by Jeffrey Bernstein Ph.D: Empathy can infuse hope and postive energy back into your love…


When it comes to the survival of intimate relationships, no matter how much love there is between you and your partner, there’s no guarantee that you both will be able to make your love last—even if you think you’re “soulmates.” In fact, without empathy, the love in your relationship will end up like “love” in tennis—one big zero.

A woman I was recently seeing for counseling—”Mary,” age 43—described to me how empathy saved her marriage to her husband, Juan: “All I kept doing was constantly ripping on Juan because I only looked at our relationship from my perspective. I kept forcing myself to act nicer but it didn’t work. But once I really took the time to understand what his thoughts and feelings were, then I felt this love for him come over me.”

If you are questioning whether or not to throw in the relationship towel and call things quits, I am asking you to carefully pay attention to what I am about to share about how crucial empathy is for struggling relationships to heal and thrive.

Love Alone Isn’t Enough

Relationships, and the love that supports them, don’t run on autopilot. As discussed by DeNetto, et. al (2021), the way an individual interprets and responds during conflict plays a huge role in the satisfaction and success of their relationship.

One of the best ways to respond internally when facing conflict with a partner is to set your own ego aside and try to see things from their perspective. This means leading with empathy, which is the gift that keeps on giving in loving relationships.

How Do You Fall Back In Love?

To fall back in love, you and your partner need to learn (or relearn) how to truly know and understand each other. When we show empathy to our intimate partners, we say and demonstrate three powerful words: “I understand you.”

Empathy is not a sacrifice or something that drains or depletes us or our partners. Sympathy can be draining, but not empathy. Sympathy leads us to feel we have to do something. Empathy empowers us by a special sense of togetherness and connection that is formed by powerful mutual shared identification for the one we love.

I have never had someone come into my office and say, “My problem is that my partner understands me too much.” Developing empathy for a partner means really understanding what life has been and is like for them. Empathy is not some mystical power. It is not magic, intuition, or just the “warm fuzzies.” And make no mistake, empathy is not mind-reading, but it may be the next best thing to mind reading in relationships.

Bridging the Gaps of Understanding

We’ve all been on the receiving end of empathy. It feels good. Think of the teachers and bosses you’ve worked hardest for. Chances are, you felt that they connected with you and powerfully understood you. We feel motivated when we feel understood.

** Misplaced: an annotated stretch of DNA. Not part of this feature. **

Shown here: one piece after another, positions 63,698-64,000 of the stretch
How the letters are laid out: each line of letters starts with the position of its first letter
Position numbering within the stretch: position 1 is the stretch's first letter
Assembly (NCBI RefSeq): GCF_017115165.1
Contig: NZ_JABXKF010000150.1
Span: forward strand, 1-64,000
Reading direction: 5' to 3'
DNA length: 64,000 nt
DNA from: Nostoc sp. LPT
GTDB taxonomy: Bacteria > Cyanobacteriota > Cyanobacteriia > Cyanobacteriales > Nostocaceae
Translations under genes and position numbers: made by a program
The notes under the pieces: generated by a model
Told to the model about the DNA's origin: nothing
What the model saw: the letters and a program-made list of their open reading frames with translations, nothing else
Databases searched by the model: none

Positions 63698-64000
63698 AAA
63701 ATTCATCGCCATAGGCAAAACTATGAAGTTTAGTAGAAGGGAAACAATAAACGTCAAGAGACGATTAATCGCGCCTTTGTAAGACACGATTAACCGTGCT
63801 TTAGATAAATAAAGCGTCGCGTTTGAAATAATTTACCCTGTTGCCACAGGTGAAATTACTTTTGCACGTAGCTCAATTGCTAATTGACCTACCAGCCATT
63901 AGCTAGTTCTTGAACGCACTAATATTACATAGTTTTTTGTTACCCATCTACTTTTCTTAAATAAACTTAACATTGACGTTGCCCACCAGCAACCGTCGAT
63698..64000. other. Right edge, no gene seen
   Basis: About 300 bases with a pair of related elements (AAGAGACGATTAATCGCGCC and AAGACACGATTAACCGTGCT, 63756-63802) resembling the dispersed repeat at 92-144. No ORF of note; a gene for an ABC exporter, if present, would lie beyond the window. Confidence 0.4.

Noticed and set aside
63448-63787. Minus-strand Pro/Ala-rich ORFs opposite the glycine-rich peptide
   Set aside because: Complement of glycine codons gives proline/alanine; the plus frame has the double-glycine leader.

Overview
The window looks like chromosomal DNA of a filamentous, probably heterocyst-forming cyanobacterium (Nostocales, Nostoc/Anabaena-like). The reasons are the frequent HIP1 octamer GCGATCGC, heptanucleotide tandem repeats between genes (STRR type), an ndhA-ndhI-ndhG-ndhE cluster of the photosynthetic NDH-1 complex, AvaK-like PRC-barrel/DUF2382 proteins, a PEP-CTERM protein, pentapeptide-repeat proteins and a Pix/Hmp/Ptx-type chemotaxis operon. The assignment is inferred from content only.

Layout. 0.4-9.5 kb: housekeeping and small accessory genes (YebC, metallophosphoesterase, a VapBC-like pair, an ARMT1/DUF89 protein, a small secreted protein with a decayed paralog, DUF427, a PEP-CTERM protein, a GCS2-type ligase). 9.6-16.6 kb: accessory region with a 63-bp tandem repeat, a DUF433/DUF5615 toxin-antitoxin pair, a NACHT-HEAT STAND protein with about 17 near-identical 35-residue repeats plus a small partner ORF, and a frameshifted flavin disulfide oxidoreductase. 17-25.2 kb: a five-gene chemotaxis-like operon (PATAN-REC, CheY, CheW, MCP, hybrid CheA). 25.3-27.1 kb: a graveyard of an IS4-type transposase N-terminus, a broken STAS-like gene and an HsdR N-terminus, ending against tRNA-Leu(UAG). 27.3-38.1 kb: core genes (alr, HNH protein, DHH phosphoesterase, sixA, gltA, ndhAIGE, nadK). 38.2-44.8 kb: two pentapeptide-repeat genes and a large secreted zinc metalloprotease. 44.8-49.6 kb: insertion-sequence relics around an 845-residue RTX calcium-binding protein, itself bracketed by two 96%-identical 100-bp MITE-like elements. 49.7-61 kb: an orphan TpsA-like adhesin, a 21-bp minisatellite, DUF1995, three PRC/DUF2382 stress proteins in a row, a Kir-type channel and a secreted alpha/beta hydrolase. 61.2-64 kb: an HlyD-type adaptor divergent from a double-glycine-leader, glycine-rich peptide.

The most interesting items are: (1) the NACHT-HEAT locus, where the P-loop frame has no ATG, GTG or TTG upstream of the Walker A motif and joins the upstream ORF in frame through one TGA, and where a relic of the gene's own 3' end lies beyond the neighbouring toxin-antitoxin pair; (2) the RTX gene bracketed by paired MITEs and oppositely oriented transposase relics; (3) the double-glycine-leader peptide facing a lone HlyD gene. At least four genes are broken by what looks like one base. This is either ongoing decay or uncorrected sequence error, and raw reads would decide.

Our intimate partners feel motivated when they perceive that they are understood as well. Empathy—the ability to powerfully understand another person—is invaluable in every human relationship. I have seen incredible positive changes occur between fathers and sons, mothers and daughters, siblings, and, of course, intimate partners, who learn and apply this critical skill.

Empathy as Relationship Glue

I describe in my book, Why Can’t You Read My Mind? that empathy is the “emotional glue” for couples. Being able to put yourself in a partner’s shoes will more likely help him or her see your point of view much more than arguing your point.

Empathy as a Bridge

I also think of empathy as a bridge that connects one partner to the other. Each of you grew up with your own unique experiences and expectations. Being empathetic is the best way to bridge the gap between your differences. This bridge, when strong, can withstand the inevitable pounding forces of stress on the relationship, including the demands of children, time, work, and finances. In a truly mutual intimate relationship—which means a partnership of shared understanding—partners are stimulated and energized by genuinely empathizing with one another.

Empathy Restores Depleted Love

Maybe you are saying to yourself, “Why do I have to be empathetic when they are so dense and clueless?” Or you may be thinking, “He needs to be the one to show me empathy first!”

It is an individual decision as to what works and does not work for healing a broken relationship. That said, if you seek to give your intimate relationship another chance, empathy is the express train to board if you truly hope to take a journey back to being in love.

Source: Psychology Today